Image of a clean set of dishes ready to eat from.

Advocacy Is Like Doing The Dishes

For me, advocacy is not a choice. It is a chore. Rather like doing the dishes. If I don’t tend to them, then how do they become clean and ready for their intended purpose.

Sure, I can leave them for a meal, but what happens when I run out? I can switch to paper plates as an alternative, thus ignoring the problem a little longer. However, that isn’t sustainable or practical. So what happens when I inevitably run out of those? Then what? I eat off the floor?

My point is, that if I don’t advocate, or do the dishes, things can get a little crazy, and I have no one to blame but myself if I am unhappy with the outcome. For if only I had taken care of the details of life in the first place, or at least tried to contribute to preventing the situation from getting out of hand, I would have saved myself some present or future drama. Or at least that is the idea.

However, unlike with doing the dishes, when it comes to advocacy a girl does not always get to directly experience or see the results of her actions. So even if I do everything in my power to further the cause, educate, discuss, strategise, trouble shoot, build awareness, engage with individuals and organisations, and call out discrimination when and how I see it, there are no guarantees that my dishes will be clean and I won’t be eating off the floor anyway. Or worse, not eating at all. Because now not only are there no clean plates, but there isn’t any food either as it turns out.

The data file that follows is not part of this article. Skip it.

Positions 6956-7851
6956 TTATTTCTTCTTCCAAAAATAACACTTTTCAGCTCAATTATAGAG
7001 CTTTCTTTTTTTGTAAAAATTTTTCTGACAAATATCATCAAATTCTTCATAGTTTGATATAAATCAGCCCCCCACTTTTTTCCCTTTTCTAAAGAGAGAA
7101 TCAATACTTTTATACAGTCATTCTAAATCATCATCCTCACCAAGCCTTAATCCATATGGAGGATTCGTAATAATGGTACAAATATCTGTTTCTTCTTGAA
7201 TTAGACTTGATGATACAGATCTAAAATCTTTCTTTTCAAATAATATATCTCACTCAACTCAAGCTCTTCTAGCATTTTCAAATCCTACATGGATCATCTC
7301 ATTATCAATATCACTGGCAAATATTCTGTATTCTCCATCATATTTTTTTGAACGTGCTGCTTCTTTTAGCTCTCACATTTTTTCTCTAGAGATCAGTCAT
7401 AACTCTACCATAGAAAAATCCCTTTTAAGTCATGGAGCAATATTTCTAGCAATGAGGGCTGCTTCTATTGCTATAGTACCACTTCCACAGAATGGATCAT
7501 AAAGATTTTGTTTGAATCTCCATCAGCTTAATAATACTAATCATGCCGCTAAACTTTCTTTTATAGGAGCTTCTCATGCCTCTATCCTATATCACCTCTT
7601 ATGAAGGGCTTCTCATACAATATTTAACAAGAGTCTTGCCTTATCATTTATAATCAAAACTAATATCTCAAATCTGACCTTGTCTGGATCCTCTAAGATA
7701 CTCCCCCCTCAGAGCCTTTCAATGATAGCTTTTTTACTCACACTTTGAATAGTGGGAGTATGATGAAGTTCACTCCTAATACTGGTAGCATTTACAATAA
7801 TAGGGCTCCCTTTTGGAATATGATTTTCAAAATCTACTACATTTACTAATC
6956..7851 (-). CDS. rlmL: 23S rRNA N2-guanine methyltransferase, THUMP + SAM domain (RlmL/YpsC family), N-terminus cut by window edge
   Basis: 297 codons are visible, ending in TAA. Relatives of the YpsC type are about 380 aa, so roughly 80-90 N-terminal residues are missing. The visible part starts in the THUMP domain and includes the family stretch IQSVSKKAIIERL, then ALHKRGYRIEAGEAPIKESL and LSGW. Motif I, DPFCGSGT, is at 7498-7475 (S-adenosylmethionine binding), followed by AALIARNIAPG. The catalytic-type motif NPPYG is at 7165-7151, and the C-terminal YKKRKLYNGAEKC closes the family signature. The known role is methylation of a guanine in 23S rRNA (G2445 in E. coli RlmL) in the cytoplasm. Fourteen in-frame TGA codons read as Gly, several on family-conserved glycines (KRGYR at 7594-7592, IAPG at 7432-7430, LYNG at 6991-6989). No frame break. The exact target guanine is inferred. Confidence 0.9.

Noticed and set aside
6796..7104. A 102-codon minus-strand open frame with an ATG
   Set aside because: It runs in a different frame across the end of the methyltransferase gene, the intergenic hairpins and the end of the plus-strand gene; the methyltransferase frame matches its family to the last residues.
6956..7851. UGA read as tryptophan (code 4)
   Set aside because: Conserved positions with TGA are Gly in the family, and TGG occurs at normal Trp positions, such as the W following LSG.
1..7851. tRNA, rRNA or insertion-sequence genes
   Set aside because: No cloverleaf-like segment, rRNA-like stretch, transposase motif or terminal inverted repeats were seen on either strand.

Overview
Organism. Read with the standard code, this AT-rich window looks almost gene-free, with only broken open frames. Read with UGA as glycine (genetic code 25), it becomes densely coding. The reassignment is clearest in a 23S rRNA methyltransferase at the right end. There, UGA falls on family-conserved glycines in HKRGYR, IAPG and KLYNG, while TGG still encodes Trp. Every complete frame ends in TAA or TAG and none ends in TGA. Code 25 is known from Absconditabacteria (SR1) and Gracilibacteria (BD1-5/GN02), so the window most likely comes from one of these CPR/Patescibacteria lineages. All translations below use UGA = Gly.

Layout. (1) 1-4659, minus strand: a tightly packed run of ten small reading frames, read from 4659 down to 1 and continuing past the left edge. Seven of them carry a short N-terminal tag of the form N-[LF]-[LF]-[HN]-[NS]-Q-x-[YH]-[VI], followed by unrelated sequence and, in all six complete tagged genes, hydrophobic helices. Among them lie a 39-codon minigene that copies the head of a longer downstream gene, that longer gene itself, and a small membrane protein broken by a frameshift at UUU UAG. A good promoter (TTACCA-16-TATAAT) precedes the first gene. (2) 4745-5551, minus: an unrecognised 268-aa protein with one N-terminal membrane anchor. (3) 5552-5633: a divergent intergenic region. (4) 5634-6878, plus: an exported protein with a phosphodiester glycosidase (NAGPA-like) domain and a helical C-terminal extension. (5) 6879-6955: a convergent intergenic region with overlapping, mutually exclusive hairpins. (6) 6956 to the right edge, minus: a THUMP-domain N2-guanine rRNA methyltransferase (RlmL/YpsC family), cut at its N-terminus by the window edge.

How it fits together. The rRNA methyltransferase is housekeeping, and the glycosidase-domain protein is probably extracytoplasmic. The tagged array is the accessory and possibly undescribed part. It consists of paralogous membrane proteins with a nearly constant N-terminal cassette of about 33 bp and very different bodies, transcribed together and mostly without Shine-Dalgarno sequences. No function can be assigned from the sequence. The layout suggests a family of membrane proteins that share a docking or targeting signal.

Occasionally a culmination of the thousands of “if I were sighted we wouldn’t be having this conversation” scenarios can bring me to my knees. Do I or don’t I take advantage of the teachable moment? Do I take that deep breath, do I turn the other cheek, do I nod and smile politely, do I cultivate a careful answer, do I apologise for my inconvenience, do I freeze, flee or fight?

The problem being, if I don’t do understanding and tolerance and higher ground, then what? What are the consequences of my not doing the dishes? What are the consequences of breaking them over ignorance’s head? Not only for me now, but for the next encounter. What are the consequences for the next person, people, or point of view, and is it worth it? Really worth it?

Is the potential ripple effect worth a moment of personal gratification? And for what? Another dirty dish to bight me in the arse later.

Probably not. Which is why every once in a while I find myself beaten, broken and burdened by the ambassadorial role that comes with having a disability and living in a society that doesn’t value diversity or inclusivity as much as it could.

19 September 2017

Posted in The Illusion Of Inclusion and tagged .

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